The Ghanaian Brain Drain: The Highest in Africa?

Ghana is primarily a country of out-migration than in-migration. Nigeria used to be the destination country for Ghanaian migrants until the 1980’s. 71% of Ghanaian migrants will stay within West Africa. Ghanaian migrants can be found in more than 33 countries around the world. Ghanaian emigrant population ranges from 1.5 million to 3 million globally. After West African countries, the most important countries of destination for Ghanaian emigrants are the United States (7.3%) and the United Kingdom (5.9%).

The Bank of Ghana estimates that remittances to Ghana increased from USD 479 million in 1999 to USD 1.5 billion in 2005. Remittances to Ghana by professional skilled migrants in the UK were estimated at between USD 1,000 and USD 14,000 per annum. Remittances affect Ghana mainly through investment in housing, and indirectly through the spill-over effects on a large number of other businesses, such as restaurants, and other hospitality services, such as those for funerals.

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The bulk of remittances are mainly allocated for private consumption purposes and recurrent expenditure, such as living expenses, school fees, hospital bills, marriage, funerals, repayment of debts and repayment of cost for migrating abroad, and other social activities, such as the financing of community-level projects. Between 17 per cent and 25 per cent of remittances is used for small businesses, housing development, and other investment purposes. The extent of the impact of remittances on poverty reduction is unclear, as remittances do not necessarily go to the poorest population.

The Bank of Ghana estimates that remittances to Ghana increased from USD 479 million in 1999 to USD 1.5 billion in 2005. Remittances to Ghana by professional skilled migrants in the UK were estimated at between USD 1,000 and USD 14,000 per annum. Remittances affect Ghana mainly through investment in housing, and indirectly through the spill-over effects on a large number of other businesses, such as restaurants, and other hospitality services, such as those for funerals.

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The bulk of remittances are mainly allocated for private consumption purposes and recurrent expenditure, such as living expenses, school fees, hospital bills, marriage, funerals, repayment of debts and repayment of cost for migrating abroad, and other social activities, such as the financing of community-level projects. Between 17 per cent and 25 per cent of remittances is used for small businesses, housing development, and other investment purposes. The extent of the impact of remittances on poverty reduction is unclear, as remittances do not necessarily go to the poorest population.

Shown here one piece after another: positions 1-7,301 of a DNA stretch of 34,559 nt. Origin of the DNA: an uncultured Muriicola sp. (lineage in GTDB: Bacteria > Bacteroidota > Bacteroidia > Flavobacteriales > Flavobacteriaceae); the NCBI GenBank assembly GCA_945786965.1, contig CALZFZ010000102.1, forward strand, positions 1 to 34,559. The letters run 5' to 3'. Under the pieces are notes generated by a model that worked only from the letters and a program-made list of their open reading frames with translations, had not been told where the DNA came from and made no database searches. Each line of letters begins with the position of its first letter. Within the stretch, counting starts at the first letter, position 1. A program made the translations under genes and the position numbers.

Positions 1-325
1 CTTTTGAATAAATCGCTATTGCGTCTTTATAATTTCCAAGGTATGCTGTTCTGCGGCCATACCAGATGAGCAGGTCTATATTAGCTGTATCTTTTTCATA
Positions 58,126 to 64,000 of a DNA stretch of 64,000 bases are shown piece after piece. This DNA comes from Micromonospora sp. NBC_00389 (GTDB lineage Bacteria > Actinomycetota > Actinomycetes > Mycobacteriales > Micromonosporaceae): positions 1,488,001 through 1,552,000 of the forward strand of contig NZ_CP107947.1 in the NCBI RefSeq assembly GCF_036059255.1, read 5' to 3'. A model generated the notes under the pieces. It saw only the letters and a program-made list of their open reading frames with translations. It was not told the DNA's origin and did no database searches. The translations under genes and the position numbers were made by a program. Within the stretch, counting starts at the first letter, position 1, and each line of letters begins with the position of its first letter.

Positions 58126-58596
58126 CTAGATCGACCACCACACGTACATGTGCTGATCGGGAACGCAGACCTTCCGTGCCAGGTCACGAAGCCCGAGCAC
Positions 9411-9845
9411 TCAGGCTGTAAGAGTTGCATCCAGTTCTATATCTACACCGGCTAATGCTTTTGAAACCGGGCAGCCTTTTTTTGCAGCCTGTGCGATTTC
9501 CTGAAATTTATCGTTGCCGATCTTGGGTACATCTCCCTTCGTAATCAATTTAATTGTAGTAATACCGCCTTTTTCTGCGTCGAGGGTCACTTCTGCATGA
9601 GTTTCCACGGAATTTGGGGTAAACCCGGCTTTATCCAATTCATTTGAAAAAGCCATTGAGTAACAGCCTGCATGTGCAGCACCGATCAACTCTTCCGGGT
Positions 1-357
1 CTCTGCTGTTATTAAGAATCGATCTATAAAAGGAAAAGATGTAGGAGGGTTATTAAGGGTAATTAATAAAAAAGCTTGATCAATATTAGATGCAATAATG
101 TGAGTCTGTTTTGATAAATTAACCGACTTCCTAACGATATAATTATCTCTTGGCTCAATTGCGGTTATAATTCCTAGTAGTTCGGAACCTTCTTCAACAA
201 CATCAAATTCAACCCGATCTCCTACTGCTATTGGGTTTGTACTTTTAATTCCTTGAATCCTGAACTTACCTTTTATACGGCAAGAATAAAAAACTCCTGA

Ghana is ranked as the African country with the largest cumulative loss. Lack of career development and poor working conditions seem to be important motivations for the highly skilled to migrate. At 46% , Ghana has the highest emigration rates for the highly skilled in Western Africa. The medical professions are particularly affected by emigration. 56% of doctors and 24% of nurses trained in Ghana are now working abroad.

Over 60% of faculty positions at polytechnics and 40% of those in public universities are vacant. 33.8% of emigrants from Ghana living in  OECD countries possessed medium skills, while 27.6% had high skills. 8% of Ghanaian university students studied abroad in 2006. In 2000, it was estimated that only 49% of the needed workforce in the health sector was available. Hospitals and other institutions of higher learning are struggling hard to retain staff, partly due to emigration. The pressure to migrate may increase unless employment opportunities for young labour market entrants improve. Ghana’s missions abroad have been tasked to devise strategies to mobilize the Ghanaian Diaspora and their resources for national development.

The proportion of  Ghanaians among persons who arrived in Ghana from 2000 to 2007 steadily increased from 18.6 per cent to 34.6 per cent. Among countries in sub-Saharan Africa, Ghana has been proactive in highlighting the key role that the Ghanaian Diaspora plays in national development. Through IOM’s Assisted Voluntary Return and Reintegration Programme (AVRRP), a total of 762 Ghanaian emigrants have been assisted to return home between 2002 and 2008. The main goal of AVRR is to enable returnees to regain a source of sustainable livelihood and thereby discourage any further irregular migration from Ghana. Business advice to enable them reintegrate into their communities.

There are some efforts to encourage both the Ghanaian and African-American diasporas to return to Ghana and contribute to development. The Migration for Development in Africa (MIDA) Ghana Health project enables Ghanaian and African health professionals residing in the Netherlands or other European countries to contribute to the health sector of Ghana by returning for up to three months to provide health services including clinical and surgical procedures in various hospitals and clinics.

What does all this mean to the development of Ghana?

Why should there be a sustainable return of Ghanaian migrants?

What does the future look like?

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